Thomas Doane

In religio-mythology, Thomas William Doane (1852-1885) (RMS:76|160+), aka “T.W. Doane”, was an American religio-mythology scholar noted for []

Overview
In 1882, Doane, in his Bible Myths and Their Parallels in Other Religions: Being a Comparison of the Old and New Testament Myths and Miracles with those of Heathen Nations of Antiquity, Considering also their Origin and Meaning, attempted to unwrap the most popular biblical myths from both the Old and New Testaments, including the flood, exodus, Samson, the star of Bethlehem, baptism, and the temptation of Christ, Jesus as sun god, among others.

Quotes | Employed
The following are quotes employed by Doane:

“How these narratives (i.e. the New Testament narratives), unhistorical as they have been shown to be, came into existence, it is not our business to explain; and once again, at the end of the task, as at the beginning and throughout, we must emphatically disclaim the obligation.”
— Thomas Scott (1872), English Life of Jesus; cited by Thomas Doane (1882) in Bible Myths (pg. iii)

Quotes | On
The following are quotes on Doane:

Harpur's book is merely a reiteration of ‘pagan copycat’ theories. The bibliography contains many unreliable sources: Freke and Gandy, Acharya S [Dorothy Murdock], Tim Leedom, Thomas Doane, Earl Doherty, Helen Ellerbe, Kersey Graves, John Spong, Godfrey Higgins, Gerald Massey, Alvin Kuhn. These last three (in reverse order) are Harpur's most favored sources; throughout Harpur expresses bewilderment that these three "scholars" (the word he applies liberally to just about anyone, regardless of credentials), especially Kuhn, have been so vastly ignored. The idea that they have been ignored because they are not competent scholars does not occur to Harpur.”
— John Holding (2005), critique of Harpur’s The Pagan Christ [2]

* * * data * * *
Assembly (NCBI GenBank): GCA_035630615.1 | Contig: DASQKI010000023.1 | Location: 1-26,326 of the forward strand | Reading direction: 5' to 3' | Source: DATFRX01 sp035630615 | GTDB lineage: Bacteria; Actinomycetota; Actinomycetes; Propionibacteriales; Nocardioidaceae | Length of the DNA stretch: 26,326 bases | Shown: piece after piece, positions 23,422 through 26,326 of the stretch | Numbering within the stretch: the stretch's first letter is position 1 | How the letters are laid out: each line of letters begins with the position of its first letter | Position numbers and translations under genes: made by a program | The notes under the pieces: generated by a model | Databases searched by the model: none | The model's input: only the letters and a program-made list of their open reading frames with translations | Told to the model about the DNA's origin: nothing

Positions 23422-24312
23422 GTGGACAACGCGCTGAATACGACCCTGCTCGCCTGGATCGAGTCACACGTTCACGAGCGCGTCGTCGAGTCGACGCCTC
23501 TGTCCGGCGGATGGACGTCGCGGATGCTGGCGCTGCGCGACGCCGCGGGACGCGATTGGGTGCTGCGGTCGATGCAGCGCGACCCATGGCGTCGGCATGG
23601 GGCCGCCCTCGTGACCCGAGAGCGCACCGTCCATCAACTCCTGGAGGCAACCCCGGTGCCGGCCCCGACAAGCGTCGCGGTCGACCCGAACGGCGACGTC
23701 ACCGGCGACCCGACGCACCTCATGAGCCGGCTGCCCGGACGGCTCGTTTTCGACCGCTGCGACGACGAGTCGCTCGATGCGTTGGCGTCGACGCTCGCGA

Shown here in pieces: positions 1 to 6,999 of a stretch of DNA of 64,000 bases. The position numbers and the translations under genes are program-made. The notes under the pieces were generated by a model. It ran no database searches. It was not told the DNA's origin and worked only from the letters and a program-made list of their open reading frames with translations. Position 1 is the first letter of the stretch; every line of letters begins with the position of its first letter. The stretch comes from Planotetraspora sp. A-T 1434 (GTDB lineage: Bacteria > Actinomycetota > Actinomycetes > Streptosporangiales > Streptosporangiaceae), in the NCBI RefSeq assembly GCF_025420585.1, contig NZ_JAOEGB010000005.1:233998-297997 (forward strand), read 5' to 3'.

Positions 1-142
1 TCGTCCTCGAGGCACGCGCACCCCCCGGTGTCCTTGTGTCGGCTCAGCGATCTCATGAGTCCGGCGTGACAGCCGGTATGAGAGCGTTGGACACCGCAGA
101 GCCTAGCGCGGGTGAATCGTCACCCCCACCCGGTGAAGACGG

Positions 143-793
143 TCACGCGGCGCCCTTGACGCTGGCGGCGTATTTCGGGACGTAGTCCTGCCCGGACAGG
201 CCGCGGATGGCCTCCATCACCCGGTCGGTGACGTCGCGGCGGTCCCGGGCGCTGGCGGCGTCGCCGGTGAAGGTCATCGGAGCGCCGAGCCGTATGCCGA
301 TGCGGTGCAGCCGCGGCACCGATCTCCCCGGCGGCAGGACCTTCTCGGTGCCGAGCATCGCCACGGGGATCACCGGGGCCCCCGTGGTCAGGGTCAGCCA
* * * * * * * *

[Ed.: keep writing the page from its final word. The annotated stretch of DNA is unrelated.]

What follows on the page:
Quotes | By
The following are quotes by Doane:

Christ Jesus corresponds with that of other sun gods and saviors, for they are nearly all represented as being born in a cave or dungeon. This is the dark abode from which the wandering sun starts in the morning [see: morning sun]. As the dawn springs fully armed from the forehead of the cloven sky, so the eye first discerns the blue of heaven, as the first faint arch of light is seen in the east. This arch is the cave in which the infant is nourished until he reaches his full strength—in other words, until the day is fully come. As the hour of his birth drew near, the mother became more beautiful, her form more brilliant, while the dungeon was filled with a heavenly light as when Zeus came to Danae in a golden shower. At length the child is born, and a halo of serene light encircles his cradle, just as the sun appears at early dawn in the east, in all its splendor. His presence reveals itself there, in the dark cave, by his first rays, which brightens the countenances of his mother and others who are present at his birth. He was ordered to be put to death. All the suns gods are fated to bring ruin upon their parents or the reigning monarch. For this reason, they attempt to prevent his birth, and failing in this, seek to destroy him when born. Who is the dark and wicked Kansa, or his counterpart Herod? He is night, who reigns supreme, but who must lose his power when the young prince of glory, the invincible, is born. The sun scatters the darkness; and so the phrase went that the child was to be the destroyer of the reigning monarch, or his parent, night; and oracles, and magi, it was said, warned the latter of the doom which would overtake him. The newly-born babe is therefore ordered to be put to death by the sword, or exposed on the bare hillside, as the sun seems to rest on the earth (Ida) at its rising.”
— Thomas Doane (1882), Bible Myths and Their Parallels in Other Religions (pg. 481)

References
1. Doane, Thomas. (1882). Bible Myths and Their Parallels in Other Religions: Being a Comparison of the Old and New Testament Myths and Miracles with those of Heathen Nations of Antiquity, Considering also their Origin and Meaning (pg. 481). Publisher.
2. Holding, John P. (c.2005). “Tom Harpur’s The Pagan Christ: a Critique” (Ѻ), Tektonics.org.

External links
Doane, T.W. (Thomas William) – WorldCat Identities.

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